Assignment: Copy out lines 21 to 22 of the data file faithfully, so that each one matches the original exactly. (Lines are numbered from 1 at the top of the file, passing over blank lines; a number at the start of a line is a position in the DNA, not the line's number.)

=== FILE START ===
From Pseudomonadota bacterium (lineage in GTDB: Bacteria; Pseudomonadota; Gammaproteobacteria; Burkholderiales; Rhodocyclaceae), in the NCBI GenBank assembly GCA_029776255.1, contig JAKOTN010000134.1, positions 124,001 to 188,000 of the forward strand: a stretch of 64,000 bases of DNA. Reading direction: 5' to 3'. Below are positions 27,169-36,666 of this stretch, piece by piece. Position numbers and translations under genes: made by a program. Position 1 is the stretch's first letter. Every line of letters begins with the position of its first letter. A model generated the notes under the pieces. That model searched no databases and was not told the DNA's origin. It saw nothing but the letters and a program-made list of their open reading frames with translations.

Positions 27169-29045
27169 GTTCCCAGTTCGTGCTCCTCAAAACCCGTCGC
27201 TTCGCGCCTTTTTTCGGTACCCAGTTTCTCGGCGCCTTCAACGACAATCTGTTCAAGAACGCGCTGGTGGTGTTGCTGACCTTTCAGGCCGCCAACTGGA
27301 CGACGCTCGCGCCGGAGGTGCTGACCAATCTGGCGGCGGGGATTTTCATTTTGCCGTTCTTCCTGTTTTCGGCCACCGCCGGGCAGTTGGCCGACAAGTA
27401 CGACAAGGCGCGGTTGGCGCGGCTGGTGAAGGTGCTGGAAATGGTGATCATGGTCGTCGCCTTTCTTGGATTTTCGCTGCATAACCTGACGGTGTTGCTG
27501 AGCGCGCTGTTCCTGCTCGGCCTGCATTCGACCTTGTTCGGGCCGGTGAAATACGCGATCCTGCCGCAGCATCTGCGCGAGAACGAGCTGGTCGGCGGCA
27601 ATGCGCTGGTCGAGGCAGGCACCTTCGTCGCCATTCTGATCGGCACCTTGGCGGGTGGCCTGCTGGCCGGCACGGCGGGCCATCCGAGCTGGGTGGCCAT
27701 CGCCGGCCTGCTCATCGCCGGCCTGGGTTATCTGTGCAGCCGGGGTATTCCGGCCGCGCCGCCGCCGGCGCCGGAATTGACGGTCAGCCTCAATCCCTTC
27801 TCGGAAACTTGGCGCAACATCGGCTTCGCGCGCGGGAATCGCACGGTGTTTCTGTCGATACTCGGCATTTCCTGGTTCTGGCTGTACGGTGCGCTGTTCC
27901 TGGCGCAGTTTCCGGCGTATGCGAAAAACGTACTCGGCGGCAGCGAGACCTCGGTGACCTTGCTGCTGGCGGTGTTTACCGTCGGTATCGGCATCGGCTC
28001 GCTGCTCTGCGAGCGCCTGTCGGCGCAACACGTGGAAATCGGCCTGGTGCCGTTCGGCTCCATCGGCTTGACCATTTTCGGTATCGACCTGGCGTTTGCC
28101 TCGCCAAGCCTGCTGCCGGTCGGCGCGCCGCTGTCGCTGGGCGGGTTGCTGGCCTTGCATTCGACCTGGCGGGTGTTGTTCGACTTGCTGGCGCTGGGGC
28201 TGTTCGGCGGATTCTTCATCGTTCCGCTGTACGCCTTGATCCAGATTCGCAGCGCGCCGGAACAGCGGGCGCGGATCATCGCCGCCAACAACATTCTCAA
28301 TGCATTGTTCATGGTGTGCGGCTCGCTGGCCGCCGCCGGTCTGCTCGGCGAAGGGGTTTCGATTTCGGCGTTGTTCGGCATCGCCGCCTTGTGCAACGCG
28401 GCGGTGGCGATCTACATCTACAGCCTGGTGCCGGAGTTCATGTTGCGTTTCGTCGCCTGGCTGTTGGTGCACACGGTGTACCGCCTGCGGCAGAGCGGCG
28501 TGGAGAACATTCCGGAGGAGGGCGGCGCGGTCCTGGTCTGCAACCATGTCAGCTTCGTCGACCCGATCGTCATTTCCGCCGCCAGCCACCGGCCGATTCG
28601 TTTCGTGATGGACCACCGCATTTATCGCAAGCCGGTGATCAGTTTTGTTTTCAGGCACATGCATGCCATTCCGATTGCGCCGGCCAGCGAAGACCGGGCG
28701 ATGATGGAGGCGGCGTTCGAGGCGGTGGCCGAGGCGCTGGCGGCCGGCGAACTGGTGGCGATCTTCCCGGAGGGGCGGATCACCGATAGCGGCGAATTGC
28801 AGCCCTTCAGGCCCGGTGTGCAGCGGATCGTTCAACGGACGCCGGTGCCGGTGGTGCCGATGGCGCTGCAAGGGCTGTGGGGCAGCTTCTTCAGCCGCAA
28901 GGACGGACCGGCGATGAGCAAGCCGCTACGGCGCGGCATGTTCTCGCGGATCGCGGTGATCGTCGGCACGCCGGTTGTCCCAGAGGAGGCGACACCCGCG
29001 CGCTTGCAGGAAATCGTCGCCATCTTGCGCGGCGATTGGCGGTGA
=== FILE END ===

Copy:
28901 GGACGGACCGGCGATGAGCAAGCCGCTACGGCGCGGCATGTTCTCGCGGATCGCGGTGATCGTCGGCACGCCGGTTGTCCCAGAGGAGGCGACACCCGCG
29001 CGCTTGCAGGAAATCGTCGCCATCTTGCGCGGCGATTGGCGGTGA